Blog Archive

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Auto Detailing: Secrets Of The Experts

We all love our cars. And perhaps our proudest moment is when the car is
new and looks its best. A car, however, is not like a painting which
serves its purpose in a controlled and safe environment. It is subjected
to all sorts of abuses including the sun, dirt, and smog, all of which
can affect the best automobile. But you can keep your car in new
condition just like a painting protected in a museum. This WebCars!
“Auto Detailing: Secrets of the Experts” site will show you how.



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Five Steps to keep your car looking its best.

1. Avoid scratches as much as possible

We start with scratches. Why? Because they are the biggest enemy to your
car’s finish. And avoiding scratches is the secret to keeping your car
looking good. Dirt and grime, rubbed in while washing or drying,
will act like sandpaper and dull your

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Massachusetts to close some park roadways to expand pedestrian, bicycle access

State officials said they would close some segments of three parkways to vehicular traffic in state parks and open it up to pedestrian and bicyclists in an effort to encourage social distancing. The sections of roadways will close to vehicular traffic on Friday at dusk and the Department of Conservation and Recreation said they will evaluate the effectiveness of the measure after the weekend. DCR said it will also reduce parking capacity at state parks statewide starting Saturday, and continue the measure indefinitely.Parkways that will open to pedestrians and cyclists include:William J. Day Boulevard between Farragut Road and Shore Drive in the city of Boston (South Boston)Francis Parkman Drive between Perkins Street and the Arborway in the city of Boston (Jamaica Plain)Greenough Boulevard (Little Greenough) between Arsenal Street and North Beacon Street in WatertownThe state urges people to only visit parks that are close to home, limit excursions to short … Read More

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Rocky Mountain Automotive Press – REPORTING THE AUTOMOTIVE NEWS IN THE ROCKY MOUNTAIN & WESTERN REGION

Join RMAP or Renew membership today!

Annual 2019 RMAP dues for journalists are $50 (before Feb 1, 2019) and $65 (after Feb 1, 2019). This helps support our association and is your entry to numerous professional-enrichment opportunities organized through and via RMAP.

These include dinners and press events surrounding the Denver Auto Show, the chance to take the wheel of great new vehicles on and off road at the Rocky Mountain Driving Experience – RMDE, RMAP Holiday party, and other automotive events throughout the year.

RMAP also helps promote this region’s journalists to automakers, who decide which vehicles to release to the local press fleets. Your participation and support make it all happen.

If you are a new member, please Sign Up and use the PayPal option below to pay your annual dues. You will receive an email from us when your membership is approved.  If it’s not approved, your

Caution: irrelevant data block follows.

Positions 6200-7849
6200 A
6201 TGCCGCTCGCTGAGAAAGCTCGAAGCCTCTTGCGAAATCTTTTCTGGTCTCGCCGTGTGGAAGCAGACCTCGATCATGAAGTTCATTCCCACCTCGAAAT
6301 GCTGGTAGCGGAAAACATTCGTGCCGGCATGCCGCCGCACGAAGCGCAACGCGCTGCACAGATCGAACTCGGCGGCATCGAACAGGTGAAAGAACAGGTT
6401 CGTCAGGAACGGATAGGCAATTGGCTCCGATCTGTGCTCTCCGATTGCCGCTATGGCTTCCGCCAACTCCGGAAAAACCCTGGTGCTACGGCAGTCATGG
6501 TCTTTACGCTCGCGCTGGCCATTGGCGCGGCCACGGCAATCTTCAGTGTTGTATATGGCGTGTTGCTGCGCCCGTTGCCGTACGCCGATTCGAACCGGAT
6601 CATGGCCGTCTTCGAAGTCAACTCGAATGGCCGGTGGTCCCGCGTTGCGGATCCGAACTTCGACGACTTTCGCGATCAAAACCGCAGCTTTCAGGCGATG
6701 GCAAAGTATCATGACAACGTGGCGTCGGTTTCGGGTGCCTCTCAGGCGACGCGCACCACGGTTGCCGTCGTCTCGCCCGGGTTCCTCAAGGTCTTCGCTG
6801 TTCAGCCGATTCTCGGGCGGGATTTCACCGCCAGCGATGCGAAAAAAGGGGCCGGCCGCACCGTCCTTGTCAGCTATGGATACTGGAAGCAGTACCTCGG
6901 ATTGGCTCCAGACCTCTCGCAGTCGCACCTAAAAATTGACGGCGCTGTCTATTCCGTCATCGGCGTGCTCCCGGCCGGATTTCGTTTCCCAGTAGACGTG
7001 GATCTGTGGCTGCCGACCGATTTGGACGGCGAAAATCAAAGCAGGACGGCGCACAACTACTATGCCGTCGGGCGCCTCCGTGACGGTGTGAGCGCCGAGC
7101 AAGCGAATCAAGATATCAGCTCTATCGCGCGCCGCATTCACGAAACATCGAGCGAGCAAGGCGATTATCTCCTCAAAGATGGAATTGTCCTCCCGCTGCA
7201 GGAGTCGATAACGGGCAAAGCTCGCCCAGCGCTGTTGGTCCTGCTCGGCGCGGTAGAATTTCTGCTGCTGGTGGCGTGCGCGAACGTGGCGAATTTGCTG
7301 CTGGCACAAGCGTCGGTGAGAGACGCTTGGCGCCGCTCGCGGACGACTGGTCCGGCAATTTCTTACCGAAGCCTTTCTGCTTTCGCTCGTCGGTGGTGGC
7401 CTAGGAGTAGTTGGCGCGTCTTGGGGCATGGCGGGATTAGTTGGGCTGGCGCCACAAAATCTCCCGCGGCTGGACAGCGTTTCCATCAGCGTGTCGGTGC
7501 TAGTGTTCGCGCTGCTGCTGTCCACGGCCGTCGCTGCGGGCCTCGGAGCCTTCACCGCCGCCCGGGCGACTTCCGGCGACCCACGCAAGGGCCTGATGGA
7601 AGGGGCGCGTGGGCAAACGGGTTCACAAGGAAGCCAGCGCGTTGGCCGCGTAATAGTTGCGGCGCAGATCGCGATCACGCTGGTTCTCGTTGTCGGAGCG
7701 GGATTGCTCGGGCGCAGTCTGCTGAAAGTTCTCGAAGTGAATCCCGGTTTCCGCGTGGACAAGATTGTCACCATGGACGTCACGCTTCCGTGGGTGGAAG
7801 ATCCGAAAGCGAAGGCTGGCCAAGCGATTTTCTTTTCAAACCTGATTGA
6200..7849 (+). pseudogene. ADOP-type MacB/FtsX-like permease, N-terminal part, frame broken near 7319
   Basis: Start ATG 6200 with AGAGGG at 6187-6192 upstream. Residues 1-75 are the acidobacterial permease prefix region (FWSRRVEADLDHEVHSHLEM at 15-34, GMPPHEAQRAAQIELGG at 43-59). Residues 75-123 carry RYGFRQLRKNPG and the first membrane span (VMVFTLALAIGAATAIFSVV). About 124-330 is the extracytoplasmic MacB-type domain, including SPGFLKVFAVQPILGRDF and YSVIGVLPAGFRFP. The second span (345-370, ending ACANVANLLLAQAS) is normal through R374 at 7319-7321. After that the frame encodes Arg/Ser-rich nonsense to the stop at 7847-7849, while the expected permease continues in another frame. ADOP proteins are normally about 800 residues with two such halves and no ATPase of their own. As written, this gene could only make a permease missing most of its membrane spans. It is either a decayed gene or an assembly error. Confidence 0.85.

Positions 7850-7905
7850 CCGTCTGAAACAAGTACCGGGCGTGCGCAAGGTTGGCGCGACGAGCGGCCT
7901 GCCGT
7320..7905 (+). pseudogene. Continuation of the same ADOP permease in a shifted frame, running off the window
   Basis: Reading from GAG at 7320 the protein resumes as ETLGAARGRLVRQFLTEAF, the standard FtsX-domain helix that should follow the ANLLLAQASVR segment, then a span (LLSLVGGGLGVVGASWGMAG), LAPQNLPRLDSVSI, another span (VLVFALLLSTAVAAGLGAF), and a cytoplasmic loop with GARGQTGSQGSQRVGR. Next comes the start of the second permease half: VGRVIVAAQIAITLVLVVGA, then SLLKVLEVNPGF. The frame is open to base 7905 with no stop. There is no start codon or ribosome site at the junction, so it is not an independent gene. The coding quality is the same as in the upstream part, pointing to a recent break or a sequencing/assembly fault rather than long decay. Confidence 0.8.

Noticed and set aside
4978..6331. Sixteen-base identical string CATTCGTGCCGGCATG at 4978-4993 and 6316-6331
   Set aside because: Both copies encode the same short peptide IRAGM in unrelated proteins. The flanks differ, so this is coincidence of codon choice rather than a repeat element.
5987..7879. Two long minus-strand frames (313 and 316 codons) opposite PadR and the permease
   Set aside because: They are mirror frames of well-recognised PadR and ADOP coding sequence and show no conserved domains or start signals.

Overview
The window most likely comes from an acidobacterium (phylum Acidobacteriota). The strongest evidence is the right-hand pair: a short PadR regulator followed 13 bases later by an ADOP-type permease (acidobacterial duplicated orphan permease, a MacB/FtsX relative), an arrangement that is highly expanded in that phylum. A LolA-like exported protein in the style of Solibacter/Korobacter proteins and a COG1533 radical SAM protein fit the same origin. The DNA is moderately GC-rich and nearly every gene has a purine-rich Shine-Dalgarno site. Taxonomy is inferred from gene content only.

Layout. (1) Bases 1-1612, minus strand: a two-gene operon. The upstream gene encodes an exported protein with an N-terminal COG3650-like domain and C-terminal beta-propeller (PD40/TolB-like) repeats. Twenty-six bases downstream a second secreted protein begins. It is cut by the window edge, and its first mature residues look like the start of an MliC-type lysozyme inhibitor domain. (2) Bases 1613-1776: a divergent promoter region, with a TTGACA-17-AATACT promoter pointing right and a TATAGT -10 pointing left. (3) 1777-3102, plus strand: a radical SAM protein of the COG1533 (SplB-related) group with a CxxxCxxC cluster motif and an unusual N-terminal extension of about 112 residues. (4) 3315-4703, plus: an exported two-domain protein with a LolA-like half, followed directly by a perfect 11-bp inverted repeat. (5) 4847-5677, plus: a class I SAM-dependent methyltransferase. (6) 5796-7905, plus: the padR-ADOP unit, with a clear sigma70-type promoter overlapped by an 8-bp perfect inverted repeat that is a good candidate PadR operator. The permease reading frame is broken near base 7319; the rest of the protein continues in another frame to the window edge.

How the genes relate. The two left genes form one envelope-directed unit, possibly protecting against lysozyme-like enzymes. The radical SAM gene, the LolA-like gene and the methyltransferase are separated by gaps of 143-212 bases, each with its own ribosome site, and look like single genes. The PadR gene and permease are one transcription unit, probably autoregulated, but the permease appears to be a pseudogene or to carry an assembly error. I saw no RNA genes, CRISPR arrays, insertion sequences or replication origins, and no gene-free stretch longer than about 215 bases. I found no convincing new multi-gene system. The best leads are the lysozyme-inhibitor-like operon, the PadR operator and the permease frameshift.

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Largo bicycle shop sees businesses booming amid pandemic

LARGO, Fla. (WFLA) – Dan Block has been getting quite the workout lately. Block owns the D & S Bicycle shop on Walsingham Road in Largo and the coronavirus has him working overtime.

“It’s been crazy. Everybody that got their bikes that they’ve had them,” said Block, who fixes those bikes regularly. “Or they buy them at Walmart and they want them assembled, and hey, I’ll do that.”

Dan Block has owned a bike shop in Pinellas County for 42-years and remembers the last time there was a boom in business like this one.

Block explains with the gyms and beaches closed, there are few places to go work out and now many choose to take a bike ride.

Block specializes in bike rentals and sells a few used bikes on the side, but lately, he can’t keep any used inventory in stock.

“I’m limited choices right now,” said Block.

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Pro cyclist in Italy uses his bike to deliver medicine

ROVATO, Italy (AP) — There are no fans lining the road. No teammates providing support. And there is no race to win.

Professional cyclist Davide Martinelli has achieved a moral victory, though, by using his bike to help deliver medicine to elderly residents and others in need during the coronavirus pandemic.

The service is of great use in Lodetto, Martinelli’s hometown in the hard-hit Lombardy region of northern Italy. The village has neither a pharmacy nor a supermarket.

Martinelli makes a daily trip to Rovato, the next town over, to pick up supplies.

“I’ve got a bike and two legs in pretty good form, so riding 10 kilometers (6 miles) a day is no big deal,” Martinelli said in an interview this week. “I wanted to help the people who always support me during the season. It’s time to give back to them.”

Martinelli joined up with a Facebook group

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